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Cindy Ficorelli

Phone: (810) 606-6270
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Genesys first in Michigan to introduce new heart procedure for patients who have exhausted all other treatment options

(GENESEE COUNTY, MI) Genesys Heart Institute is the first and only health care facility in Michigan - and one of only 70 in the entire country - to conduct a new, innovative procedure - the Convergent procedure - for patients with persistent atrial fibrillation (A-Fib) who have failed other treatments or have little chance of success with conventional techniques.
Atrial fibrillation - the most common sustained abnormal heart rhythm - affects some five million Americans and that number is projected to increase dramatically over the next 25 years. Estimated cost to the national healthcare system for treating this condition is approximately $26 billion a year.

Atrial fibrillation is a rapid and irregular heart rhythm that arises from chaotic and irregular electrical activity in the upper chambers of the heart. Normal electrical activity is about 50 to 100 beats a minute; in A-Fib, the irregular rates can be as high as 200 a minute, reports Karl Ilg, MD,

Genesys Heart Institute electrophysiologist who is part of the physician team who conducts the new procedure.

"If the heart rate is left at a rapid rate for prolonged periods, the heart muscle weakens, leading to symptoms of congestive heart failure. Patients with A-Fib are at a greater risk of stroke than those who do not have this heart condition," Dr. Ilg points out.

Now, with a new procedure in use at Genesys, these patients - who previously were left with no options - and a life with poor quality, have a treatment that can bring an 80 percent success rate.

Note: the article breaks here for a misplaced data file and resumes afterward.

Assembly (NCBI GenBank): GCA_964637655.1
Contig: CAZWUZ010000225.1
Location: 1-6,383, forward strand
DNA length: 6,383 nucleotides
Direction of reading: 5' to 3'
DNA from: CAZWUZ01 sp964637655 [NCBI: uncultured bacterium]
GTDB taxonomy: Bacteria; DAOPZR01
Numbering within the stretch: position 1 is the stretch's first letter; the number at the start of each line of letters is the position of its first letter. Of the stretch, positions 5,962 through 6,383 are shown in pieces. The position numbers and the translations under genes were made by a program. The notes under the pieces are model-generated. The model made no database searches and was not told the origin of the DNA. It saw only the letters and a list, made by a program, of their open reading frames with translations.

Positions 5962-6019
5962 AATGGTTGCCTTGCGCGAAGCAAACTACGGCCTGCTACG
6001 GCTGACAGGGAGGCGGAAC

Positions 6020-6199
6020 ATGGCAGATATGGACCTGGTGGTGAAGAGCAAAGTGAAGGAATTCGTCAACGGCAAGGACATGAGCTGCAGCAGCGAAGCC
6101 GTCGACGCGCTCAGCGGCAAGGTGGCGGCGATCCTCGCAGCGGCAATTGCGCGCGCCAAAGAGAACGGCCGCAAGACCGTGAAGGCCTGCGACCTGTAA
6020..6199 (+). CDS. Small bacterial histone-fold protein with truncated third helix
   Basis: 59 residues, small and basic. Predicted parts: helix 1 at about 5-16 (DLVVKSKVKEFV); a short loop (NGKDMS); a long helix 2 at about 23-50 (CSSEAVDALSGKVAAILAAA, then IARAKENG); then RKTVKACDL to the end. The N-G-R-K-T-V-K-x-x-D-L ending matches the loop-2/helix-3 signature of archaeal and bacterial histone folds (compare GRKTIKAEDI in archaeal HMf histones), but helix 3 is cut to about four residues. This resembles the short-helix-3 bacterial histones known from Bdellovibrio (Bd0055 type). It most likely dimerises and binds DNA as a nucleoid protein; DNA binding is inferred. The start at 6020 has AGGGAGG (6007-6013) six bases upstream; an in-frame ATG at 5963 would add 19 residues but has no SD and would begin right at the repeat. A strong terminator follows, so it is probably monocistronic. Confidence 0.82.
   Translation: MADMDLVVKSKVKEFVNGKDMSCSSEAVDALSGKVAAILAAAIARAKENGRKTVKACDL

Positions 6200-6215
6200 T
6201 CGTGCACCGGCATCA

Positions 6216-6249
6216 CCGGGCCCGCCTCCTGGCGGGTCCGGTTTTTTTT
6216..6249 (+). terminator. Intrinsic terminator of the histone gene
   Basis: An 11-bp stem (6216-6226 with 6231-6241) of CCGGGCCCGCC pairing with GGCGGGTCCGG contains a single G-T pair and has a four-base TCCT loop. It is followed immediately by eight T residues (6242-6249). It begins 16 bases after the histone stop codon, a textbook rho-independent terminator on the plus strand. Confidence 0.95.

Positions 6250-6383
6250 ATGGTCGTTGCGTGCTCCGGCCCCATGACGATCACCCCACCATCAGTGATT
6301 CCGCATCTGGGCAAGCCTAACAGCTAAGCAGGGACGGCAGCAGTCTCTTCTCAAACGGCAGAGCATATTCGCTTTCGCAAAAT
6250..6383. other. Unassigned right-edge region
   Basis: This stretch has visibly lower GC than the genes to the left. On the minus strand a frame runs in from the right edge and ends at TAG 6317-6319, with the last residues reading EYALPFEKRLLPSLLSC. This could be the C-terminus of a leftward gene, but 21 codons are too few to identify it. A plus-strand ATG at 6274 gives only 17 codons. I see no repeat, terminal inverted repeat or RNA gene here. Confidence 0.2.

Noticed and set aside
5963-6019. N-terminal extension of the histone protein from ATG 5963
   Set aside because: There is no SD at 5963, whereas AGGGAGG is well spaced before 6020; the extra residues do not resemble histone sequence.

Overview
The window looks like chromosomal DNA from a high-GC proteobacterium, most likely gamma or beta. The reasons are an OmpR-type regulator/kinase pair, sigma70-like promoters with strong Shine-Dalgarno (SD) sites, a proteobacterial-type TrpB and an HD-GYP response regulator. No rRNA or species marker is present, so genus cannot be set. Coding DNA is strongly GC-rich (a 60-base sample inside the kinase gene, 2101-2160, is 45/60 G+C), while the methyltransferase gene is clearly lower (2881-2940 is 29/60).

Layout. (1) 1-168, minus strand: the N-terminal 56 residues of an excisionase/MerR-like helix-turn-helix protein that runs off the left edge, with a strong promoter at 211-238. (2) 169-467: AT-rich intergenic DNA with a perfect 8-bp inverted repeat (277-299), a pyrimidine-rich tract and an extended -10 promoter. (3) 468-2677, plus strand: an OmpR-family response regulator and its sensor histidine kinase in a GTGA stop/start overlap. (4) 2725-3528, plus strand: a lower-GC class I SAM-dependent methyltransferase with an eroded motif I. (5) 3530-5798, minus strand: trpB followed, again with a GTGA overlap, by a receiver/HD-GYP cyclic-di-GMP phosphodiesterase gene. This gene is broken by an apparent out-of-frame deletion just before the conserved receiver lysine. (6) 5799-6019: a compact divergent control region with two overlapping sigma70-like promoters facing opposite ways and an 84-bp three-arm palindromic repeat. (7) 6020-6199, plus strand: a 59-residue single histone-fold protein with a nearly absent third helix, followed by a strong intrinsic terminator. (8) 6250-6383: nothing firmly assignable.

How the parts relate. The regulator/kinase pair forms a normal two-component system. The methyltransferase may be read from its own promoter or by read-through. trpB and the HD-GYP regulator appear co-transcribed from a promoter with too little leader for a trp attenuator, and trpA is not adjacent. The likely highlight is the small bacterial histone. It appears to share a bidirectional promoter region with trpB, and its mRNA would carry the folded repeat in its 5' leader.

The Convergent procedure combines the skills of a cardiothoracic surgeon and an electrophysiologist in a single procedure to help restore heart rhythm and hope for a large population of patients who have lived with very little hope for a very long time.

Here is how the procedure works:

The cardiothoracic surgeon and the electrophysiologist work together to identify and eliminate areas of the right and left chambers of the heart that are responsible for initiating and maintaining abnormal rhythm. They use instrumentation that heats areas of heart tissue (radiofrequency). First, the cardiothoracic surgeon makes three tiny incisions in the patient's abdomen and works through these special instruments to create a lesion pattern around the outside of the heart. Next, the electrophysiologist completes the procedure by inserting small, flexible catheters through the groin to target areas the cardiothoracic surgeon cannot access from outside the heart. The goal through the procedure is to restore the patient's normal heart rhythm and quality of life.

The Convergent procedure takes about five hours. It is conducted in a specialized cardiac catheterization lab at Genesys, a newly-built, 900-square foot, state-of-the-art lab that features the newest generation of technology to conduct advanced procedures and complex cases that previously were referred out of the region, and with Convergent, out of the state.

Patients typically will stay in the hospital for two to three days following the procedure. Patients report they are back to their normal activities of daily living in about two weeks.

Success rate for the procedure is about 80 percent at one year follow-up.

Genesys Heart Institute's Convergent team is comprised of: cardiothoracic surgeons Karsten Fliegner, MD, PhD, FACS; Marc Silver, MD, FACS; and electrophysiologists Matthew Ebinger, DO; and Karl Ilg, MD. They have extensive training and experience with advanced heart procedures including minimally invasive techniques and treatments for most heart conditions and complex cases that previously were referred out of the region.

Candidates for the Convergent procedure are those living with symptomatic, persistent A-Fib (episodes lasting more than one week) who have had recurring episodes despite medications and other conventional treatments.

Factors that can lead to A-Fib are age, heart valve disease, hypertension, congestive heart failure, coronary artery disease, obesity and obstructive sleep apnea.


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